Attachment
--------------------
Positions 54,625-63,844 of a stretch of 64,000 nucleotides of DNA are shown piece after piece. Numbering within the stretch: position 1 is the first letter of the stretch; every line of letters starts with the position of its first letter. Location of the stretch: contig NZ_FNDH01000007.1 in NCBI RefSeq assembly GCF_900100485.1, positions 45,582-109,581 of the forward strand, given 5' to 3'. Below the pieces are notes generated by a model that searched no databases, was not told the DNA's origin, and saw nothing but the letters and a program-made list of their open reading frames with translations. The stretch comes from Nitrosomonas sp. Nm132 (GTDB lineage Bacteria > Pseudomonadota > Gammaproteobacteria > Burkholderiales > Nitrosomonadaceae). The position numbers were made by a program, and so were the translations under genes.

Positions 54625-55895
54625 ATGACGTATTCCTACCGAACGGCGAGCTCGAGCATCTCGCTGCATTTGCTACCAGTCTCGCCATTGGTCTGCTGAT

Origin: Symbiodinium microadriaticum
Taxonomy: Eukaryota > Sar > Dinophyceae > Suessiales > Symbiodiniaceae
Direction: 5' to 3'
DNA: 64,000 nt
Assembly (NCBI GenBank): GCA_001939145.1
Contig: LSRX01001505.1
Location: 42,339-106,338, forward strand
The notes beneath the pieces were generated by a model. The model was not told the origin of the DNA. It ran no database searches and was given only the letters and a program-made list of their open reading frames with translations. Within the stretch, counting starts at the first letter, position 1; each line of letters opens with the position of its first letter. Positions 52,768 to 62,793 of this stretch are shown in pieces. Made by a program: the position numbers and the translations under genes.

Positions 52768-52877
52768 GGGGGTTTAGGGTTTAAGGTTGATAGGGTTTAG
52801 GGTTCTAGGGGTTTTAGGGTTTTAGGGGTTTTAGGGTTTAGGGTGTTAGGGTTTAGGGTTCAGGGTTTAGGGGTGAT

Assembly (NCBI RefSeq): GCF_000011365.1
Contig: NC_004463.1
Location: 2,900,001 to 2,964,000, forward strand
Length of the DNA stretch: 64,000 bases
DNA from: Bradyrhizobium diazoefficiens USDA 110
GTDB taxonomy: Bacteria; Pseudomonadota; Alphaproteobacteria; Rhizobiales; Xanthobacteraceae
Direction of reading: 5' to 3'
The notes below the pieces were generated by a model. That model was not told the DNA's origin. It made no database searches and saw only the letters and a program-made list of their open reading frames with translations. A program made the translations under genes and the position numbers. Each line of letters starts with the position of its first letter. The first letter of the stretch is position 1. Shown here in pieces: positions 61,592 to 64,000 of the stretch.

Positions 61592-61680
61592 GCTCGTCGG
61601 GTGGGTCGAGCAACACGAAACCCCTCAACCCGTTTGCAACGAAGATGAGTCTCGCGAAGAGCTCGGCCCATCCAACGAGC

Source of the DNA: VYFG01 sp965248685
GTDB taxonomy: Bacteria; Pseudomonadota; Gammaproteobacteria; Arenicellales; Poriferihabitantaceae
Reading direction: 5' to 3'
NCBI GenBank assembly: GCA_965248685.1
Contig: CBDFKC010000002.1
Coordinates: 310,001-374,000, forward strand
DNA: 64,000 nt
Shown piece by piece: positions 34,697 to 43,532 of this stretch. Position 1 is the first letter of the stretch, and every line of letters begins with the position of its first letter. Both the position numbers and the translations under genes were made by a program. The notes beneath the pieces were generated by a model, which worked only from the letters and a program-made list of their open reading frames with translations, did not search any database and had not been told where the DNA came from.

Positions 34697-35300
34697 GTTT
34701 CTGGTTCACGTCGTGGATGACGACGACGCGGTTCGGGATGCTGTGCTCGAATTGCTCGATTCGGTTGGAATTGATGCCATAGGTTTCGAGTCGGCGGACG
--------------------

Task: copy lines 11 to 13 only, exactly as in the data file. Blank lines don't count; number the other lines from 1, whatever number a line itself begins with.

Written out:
The notes beneath the pieces were generated by a model. The model was not told the origin of the DNA. It ran no database searches and was given only the letters and a program-made list of their open reading frames with translations. Within the stretch, counting starts at the first letter, position 1; each line of letters opens with the position of its first letter. Positions 52,768 to 62,793 of this stretch are shown in pieces. Made by a program: the position numbers and the translations under genes.

Positions 52768-52877
52768 GGGGGTTTAGGGTTTAAGGTTGATAGGGTTTAG